graph-theory  matchstick-graphs  rather-interesting  algorithms  heuristics  computational-complexity  to-understand  to-write-about  to-simulate
8 days ago by Vaguery
[1902.00966] 4-regular planar unit triangle graphs without additional triangles
In this article we proof the existence of 4-regular planar unit-distance graphs consisting only of unit triangles without additional triangles. It is shown that the smallest number of unit triangles is ≤6422.
graph-theory  matchstick-graphs  plane-geometry  constraint-satisfaction  rather-interesting  butterfly-collecting  to-simulate  to-write-about  consider:performance-measures  consider:looking-to-see
8 days ago by Vaguery
Home - mikematics
On this website I present some of my work, thoughts and ideas on selected topics in mathematics. These range from conjectures over abstract ideas to rigorous proofs. My main fields of research are number theory and graph theory. If a problem has grabbed me, I worked on it over many years. My favorite topics are the 3x + 1 problem and regular matchstick graphs.

In the hope to enrich the mathematical world a little bit, enjoy reading and exploring.
graph-theory  mathematical-recreations  matchstick-graphs  constraint-satisfaction  rather-interesting  to-write-about  see-preprints  see-software
8 days ago by Vaguery
Cytoscape.js
Graph theory (network) library for visualisation and analysis
graph-theory  graph-layout  visualization  javascript  library  via:arthegall  to-use  to-write-about
9 days ago by Vaguery
[1903.04304] A 3-regular matchstick graph of girth 5 consisting of 54 vertices
In 2010 it was proved that a 3-regular matchstick graph of girth 5 must consist at least of 30 vertices. The smallest known example consisted of 180 vertices. In this article we construct an example consisting of 54 vertices and prove its geometrical correctness.
combinatorics  constraint-satisfaction  butterfly-collecting  rather-interesting  graph-theory  plane-geometry  to-write-about  to-simulate  consider:looking-to-see  consider:random-sampling  consider:generators
9 days ago by Vaguery
[1809.08490] On 3-Inflatable Permutations
Call a permutation k-inflatable if it can be "blown up" into a convergent sequence of permutations by a uniform inflation construction, such that this sequence is symmetric with respect to densities of induced subpermutations of length k. We study properties of 3-inflatable permutations, finding a general formula for limit densities of pattern permutations in the uniform inflation of a given permutation. We also characterize and find examples of 3-inflatable permutations of various lengths, including the shortest examples with length 17.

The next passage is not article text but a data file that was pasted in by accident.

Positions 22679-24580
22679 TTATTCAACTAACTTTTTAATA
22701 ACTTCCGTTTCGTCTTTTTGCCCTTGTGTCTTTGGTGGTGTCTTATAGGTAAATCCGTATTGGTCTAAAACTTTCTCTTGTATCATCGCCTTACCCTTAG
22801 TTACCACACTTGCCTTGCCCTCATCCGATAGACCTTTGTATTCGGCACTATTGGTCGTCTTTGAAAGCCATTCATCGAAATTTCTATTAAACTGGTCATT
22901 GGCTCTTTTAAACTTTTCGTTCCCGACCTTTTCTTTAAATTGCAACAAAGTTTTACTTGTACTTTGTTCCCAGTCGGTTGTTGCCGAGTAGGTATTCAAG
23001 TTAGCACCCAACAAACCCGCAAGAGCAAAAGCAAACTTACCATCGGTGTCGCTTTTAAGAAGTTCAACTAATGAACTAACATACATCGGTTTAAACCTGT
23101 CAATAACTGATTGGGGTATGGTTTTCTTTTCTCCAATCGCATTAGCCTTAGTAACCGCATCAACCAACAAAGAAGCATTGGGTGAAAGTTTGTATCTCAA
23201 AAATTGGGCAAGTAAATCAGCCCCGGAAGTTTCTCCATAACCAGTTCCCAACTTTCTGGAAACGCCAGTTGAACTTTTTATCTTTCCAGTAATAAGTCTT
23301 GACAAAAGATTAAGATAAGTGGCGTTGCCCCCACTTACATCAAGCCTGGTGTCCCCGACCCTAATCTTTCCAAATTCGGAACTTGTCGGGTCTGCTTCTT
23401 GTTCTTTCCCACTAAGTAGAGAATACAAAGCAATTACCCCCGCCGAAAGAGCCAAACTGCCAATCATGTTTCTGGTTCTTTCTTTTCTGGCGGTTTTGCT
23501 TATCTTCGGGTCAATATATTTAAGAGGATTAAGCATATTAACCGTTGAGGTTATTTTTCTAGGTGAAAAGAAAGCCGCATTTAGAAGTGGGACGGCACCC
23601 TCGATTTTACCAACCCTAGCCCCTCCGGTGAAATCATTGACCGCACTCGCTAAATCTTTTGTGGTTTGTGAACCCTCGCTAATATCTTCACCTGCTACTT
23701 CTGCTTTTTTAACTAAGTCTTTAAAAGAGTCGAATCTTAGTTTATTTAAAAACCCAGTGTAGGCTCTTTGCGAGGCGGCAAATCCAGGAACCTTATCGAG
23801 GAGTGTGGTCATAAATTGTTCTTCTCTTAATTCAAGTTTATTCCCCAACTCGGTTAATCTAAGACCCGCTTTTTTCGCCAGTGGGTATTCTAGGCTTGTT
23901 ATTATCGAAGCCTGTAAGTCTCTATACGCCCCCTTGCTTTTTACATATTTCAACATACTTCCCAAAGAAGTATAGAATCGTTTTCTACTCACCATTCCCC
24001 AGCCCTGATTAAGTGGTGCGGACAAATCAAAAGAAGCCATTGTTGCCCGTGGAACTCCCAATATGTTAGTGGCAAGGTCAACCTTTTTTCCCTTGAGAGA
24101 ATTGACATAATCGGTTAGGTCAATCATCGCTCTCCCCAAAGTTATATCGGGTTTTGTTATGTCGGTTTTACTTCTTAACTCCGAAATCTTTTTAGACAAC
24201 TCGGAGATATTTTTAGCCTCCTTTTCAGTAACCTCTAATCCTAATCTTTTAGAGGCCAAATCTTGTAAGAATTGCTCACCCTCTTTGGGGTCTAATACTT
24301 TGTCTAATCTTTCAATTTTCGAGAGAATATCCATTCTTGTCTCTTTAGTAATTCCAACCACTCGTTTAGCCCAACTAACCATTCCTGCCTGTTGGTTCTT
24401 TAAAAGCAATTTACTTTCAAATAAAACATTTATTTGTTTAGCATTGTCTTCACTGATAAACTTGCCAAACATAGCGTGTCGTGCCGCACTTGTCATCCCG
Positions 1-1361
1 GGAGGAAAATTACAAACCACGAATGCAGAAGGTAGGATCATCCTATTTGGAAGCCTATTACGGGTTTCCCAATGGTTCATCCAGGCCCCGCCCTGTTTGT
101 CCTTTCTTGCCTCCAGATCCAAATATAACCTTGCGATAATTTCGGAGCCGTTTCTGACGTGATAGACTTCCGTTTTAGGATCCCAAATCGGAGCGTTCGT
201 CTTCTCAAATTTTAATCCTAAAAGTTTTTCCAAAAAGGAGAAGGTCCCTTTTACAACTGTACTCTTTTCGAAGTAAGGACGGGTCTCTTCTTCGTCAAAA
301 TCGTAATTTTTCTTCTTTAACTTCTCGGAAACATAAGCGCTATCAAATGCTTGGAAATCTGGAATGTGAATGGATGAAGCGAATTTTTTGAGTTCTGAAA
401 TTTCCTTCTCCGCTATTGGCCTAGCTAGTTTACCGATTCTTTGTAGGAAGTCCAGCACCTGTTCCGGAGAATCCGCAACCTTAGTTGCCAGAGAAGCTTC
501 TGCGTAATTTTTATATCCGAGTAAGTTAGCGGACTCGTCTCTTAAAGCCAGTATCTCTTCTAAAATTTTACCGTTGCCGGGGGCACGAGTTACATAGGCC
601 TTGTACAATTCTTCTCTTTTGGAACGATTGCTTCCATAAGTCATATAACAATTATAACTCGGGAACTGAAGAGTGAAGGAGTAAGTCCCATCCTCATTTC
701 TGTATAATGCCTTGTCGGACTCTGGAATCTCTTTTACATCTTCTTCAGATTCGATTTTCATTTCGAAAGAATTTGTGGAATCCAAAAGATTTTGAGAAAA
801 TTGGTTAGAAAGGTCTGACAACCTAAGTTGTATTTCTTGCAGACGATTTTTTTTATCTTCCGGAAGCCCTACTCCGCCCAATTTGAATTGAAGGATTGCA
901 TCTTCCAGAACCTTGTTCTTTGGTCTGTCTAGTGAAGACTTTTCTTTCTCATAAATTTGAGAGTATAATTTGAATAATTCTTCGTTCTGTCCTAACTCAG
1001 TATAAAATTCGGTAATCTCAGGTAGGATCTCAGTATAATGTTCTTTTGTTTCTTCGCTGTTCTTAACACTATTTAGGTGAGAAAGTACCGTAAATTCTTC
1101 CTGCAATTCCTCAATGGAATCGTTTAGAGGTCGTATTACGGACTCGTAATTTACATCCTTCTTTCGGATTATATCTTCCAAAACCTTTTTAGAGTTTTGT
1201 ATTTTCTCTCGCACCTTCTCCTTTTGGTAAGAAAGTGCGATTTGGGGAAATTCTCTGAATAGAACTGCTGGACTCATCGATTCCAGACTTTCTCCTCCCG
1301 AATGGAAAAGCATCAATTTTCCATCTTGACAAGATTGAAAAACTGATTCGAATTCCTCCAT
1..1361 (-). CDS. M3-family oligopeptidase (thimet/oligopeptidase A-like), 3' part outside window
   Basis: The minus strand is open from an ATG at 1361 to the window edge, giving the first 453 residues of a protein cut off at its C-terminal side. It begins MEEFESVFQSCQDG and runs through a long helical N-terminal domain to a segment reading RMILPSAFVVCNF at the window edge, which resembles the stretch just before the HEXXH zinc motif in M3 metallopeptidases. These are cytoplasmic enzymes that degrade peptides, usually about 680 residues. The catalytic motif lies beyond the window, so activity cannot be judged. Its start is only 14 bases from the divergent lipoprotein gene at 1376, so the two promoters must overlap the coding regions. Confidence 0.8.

permutations  strings  rather-interesting  mathematical-recreations  dynamical-systems  formal-languages  constraint-satisfaction  to-write-about  to-simulate
9 days ago by Vaguery
[1708.01559] Spherical Geometry and the Least Symmetric Triangle
We study the problem of determining the least symmetric triangle, which arises both from pure geometry and from the study of molecular chirality in chemistry. Using the correspondence between planar n-gons and points in the Grassmannian of 2-planes in real n-space introduced by Hausmann and Knutson, this corresponds to finding the point in the fundamental domain of the hyperoctahedral group action on the Grassmannian which is furthest from the boundary, which we compute exactly. We also determine the least symmetric obtuse and acute triangles. These calculations provide prototypes for computations on polygon and shape spaces.
symmetry  optimization  rather-interesting  define-your-terms  performance-measure  to-write-about  to-emulate  to-simulate  consider:looking-to-see  consider:robustness  consider:stamp-collecting  geometry  plane-geometry